Reith popped a chunk of slarren in his mouth. He used his fingers rather than the provided chopsticks. He chewed and thought.
Nord Olssen was somewhere in Phoenix Landing, but he’d had the sense to go to ground. Maybe he knew what had happened to Sydachi of Nuachis and Molossa the Flesh-Merchant. Maybe he knew by now that the Runners were looking for him. Maybe he’d got Duros Curtis, Mel’s messenger-boy, and made him talk. Maybe somebody else had snatched Olssen and was using him to set a big nasty trap.
Maybe this had David Morningstar’s fingerprints all over it.
“One other thing,” Mel added hesitantly.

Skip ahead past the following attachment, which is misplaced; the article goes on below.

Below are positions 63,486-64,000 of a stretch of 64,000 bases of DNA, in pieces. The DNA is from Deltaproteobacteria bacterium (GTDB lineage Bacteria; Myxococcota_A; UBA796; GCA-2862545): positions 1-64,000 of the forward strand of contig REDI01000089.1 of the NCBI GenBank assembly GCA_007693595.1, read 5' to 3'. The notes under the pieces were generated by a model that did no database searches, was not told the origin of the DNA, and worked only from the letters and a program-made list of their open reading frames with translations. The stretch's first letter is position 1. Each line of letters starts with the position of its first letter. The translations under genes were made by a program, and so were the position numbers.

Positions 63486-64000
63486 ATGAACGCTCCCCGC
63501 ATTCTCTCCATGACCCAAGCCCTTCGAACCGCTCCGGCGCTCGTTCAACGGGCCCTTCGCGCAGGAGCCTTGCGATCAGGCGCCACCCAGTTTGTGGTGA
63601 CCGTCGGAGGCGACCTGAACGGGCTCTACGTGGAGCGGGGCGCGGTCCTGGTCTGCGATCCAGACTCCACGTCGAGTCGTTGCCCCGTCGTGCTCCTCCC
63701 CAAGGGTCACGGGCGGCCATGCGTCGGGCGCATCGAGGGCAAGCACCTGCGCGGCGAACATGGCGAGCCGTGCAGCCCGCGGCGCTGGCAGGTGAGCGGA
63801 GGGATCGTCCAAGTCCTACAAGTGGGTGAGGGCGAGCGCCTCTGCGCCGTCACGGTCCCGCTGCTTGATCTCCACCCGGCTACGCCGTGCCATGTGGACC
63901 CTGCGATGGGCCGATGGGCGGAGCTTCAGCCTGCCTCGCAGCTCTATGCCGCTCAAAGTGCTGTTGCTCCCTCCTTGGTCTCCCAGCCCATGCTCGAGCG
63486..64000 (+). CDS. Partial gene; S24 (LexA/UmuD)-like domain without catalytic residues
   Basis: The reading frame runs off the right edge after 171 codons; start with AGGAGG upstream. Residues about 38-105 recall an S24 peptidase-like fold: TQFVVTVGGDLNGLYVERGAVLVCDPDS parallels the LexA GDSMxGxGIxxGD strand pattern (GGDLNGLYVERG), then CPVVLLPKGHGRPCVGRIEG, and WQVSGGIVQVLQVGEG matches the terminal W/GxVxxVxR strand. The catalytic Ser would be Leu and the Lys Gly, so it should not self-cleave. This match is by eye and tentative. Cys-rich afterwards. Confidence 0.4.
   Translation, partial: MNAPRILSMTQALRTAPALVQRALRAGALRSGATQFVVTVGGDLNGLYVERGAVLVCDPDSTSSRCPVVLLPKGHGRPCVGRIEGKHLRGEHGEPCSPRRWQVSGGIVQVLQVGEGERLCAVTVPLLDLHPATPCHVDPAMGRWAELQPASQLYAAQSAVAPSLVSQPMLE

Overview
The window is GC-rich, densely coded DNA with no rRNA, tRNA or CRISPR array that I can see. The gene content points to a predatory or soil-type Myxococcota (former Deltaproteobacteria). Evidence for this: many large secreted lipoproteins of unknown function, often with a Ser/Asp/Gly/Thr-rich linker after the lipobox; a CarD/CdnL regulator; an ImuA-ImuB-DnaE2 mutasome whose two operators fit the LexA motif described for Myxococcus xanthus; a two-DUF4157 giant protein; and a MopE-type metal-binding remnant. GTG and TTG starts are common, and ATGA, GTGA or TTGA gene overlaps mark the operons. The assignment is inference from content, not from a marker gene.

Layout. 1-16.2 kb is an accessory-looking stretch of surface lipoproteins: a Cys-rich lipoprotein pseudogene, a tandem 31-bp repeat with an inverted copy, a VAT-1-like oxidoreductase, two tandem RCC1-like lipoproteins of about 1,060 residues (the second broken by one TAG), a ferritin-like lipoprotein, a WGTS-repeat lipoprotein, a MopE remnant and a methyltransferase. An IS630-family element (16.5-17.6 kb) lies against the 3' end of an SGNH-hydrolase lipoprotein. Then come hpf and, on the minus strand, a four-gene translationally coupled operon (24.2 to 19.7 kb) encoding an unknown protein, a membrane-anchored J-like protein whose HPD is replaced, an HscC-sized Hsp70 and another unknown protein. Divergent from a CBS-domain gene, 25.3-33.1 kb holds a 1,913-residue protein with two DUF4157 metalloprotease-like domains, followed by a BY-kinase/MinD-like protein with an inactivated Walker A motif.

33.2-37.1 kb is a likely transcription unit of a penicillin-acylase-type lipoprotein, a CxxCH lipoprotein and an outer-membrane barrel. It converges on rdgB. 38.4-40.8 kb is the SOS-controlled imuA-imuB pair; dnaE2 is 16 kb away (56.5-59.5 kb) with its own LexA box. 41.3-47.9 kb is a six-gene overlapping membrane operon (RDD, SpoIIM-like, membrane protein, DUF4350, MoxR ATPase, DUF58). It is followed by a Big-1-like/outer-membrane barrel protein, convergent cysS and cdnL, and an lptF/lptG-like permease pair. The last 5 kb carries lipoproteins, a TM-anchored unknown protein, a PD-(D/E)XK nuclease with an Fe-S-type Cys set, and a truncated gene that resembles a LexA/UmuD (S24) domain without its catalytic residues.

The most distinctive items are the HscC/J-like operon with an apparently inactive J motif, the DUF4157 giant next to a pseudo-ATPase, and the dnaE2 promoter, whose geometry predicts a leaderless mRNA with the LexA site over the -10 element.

“Yeah? What else?”
“When I arrived at Phoenix Landing off the Olympia caravan train… Just as I was hauling my gear off the mammoth, some guy came up to me. Well that happens a lot, me being gorgeous and this being Phoenix Landing, but this one called me by name – and profession. ‘Meleti of the Bards’ he said, ‘tell Aria to take her champion to the Hall of Tatters. Soon.’” The girl hesitated. “I wasn’t sure whether to mention this to you.”
Reith was puzzled by her reticence. Though young, the bard-girl was hardly lacking in confidence. “Why not tell me?”
Mel sipped her tea. “Well, to be honest, I… I can’t describe who spoke to me. Or exactly how it happened. I just know I was spoken to, given that message. The whole encounter was a bit unreal, disjointed… spooky.” She looked over to the Runner chief with troubled eyes. “The Hall of Tatters is just a legend, right? Like the Voice of God or the Midnight Court. Or guys who call you again the next day.”